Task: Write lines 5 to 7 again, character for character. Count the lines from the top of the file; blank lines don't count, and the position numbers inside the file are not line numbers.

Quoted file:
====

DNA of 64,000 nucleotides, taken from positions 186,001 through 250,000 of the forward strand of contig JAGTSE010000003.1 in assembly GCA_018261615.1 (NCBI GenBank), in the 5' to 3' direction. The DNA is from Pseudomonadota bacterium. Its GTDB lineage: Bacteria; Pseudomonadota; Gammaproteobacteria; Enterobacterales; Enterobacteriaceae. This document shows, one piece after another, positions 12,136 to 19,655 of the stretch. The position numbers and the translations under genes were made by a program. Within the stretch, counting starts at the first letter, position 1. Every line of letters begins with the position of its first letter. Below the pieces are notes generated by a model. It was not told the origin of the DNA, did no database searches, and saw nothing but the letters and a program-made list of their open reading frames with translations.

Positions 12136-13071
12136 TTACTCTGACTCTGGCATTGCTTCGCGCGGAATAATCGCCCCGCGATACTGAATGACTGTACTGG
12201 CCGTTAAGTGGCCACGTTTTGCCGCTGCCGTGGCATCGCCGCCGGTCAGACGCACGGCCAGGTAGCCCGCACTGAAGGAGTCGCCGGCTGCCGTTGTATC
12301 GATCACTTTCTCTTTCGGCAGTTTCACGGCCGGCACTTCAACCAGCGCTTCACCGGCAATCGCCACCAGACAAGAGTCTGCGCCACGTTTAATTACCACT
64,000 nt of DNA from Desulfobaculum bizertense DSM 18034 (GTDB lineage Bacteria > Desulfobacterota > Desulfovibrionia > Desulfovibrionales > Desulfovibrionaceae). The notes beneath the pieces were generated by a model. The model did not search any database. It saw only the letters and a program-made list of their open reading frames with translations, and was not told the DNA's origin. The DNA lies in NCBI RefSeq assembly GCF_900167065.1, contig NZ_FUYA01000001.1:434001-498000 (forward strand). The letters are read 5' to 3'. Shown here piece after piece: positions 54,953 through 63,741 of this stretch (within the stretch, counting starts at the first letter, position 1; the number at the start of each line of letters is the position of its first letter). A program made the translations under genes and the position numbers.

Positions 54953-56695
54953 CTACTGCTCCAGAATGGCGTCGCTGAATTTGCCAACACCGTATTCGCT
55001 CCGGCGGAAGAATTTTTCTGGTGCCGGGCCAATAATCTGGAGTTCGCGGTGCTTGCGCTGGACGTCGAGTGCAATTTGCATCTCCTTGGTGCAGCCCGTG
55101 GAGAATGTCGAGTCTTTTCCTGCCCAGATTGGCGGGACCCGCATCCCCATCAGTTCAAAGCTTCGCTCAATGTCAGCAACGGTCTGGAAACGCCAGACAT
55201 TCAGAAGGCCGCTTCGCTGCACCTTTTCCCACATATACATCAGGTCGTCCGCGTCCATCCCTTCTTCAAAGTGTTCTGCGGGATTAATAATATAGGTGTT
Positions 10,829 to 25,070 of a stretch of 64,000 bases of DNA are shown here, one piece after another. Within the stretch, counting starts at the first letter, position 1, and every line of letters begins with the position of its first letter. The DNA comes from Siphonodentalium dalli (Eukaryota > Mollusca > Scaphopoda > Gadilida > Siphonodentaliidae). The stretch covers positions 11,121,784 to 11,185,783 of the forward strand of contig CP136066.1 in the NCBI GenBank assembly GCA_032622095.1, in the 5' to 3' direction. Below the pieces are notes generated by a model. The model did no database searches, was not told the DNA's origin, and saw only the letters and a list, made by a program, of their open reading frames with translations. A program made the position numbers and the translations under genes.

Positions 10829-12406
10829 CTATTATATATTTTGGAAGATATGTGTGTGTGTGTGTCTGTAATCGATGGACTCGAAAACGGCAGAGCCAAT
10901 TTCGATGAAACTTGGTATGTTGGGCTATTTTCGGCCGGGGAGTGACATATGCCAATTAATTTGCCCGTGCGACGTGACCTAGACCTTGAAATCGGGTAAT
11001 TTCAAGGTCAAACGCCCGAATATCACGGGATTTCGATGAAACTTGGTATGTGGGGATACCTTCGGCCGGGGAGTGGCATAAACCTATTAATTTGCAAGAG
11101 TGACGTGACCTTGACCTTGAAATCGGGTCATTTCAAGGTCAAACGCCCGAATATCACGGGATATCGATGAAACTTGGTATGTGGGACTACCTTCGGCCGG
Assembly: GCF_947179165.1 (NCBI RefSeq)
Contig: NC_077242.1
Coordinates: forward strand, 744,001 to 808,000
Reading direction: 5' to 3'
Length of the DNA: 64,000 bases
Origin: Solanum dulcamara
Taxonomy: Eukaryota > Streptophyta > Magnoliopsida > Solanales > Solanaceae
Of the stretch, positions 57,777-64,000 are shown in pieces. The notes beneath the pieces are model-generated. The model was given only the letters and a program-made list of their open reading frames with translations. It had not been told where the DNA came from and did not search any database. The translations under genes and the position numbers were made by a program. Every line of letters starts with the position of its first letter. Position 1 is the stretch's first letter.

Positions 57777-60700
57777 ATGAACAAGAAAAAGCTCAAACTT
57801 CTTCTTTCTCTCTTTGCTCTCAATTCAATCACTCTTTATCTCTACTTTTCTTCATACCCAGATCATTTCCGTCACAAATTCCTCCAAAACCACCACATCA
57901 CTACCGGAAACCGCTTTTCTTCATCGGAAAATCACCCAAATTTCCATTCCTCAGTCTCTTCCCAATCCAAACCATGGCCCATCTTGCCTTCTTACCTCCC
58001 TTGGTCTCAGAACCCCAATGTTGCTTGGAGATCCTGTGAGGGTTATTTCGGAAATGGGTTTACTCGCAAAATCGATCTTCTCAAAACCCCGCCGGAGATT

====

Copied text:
12301 GATCACTTTCTCTTTCGGCAGTTTCACGGCCGGCACTTCAACCAGCGCTTCACCGGCAATCGCCACCAGACAAGAGTCTGCGCCACGTTTAATTACCACT
64,000 nt of DNA from Desulfobaculum bizertense DSM 18034 (GTDB lineage Bacteria > Desulfobacterota > Desulfovibrionia > Desulfovibrionales > Desulfovibrionaceae). The notes beneath the pieces were generated by a model. The model did not search any database. It saw only the letters and a program-made list of their open reading frames with translations, and was not told the DNA's origin. The DNA lies in NCBI RefSeq assembly GCF_900167065.1, contig NZ_FUYA01000001.1:434001-498000 (forward strand). The letters are read 5' to 3'. Shown here piece after piece: positions 54,953 through 63,741 of this stretch (within the stretch, counting starts at the first letter, position 1; the number at the start of each line of letters is the position of its first letter). A program made the translations under genes and the position numbers.

Positions 54953-56695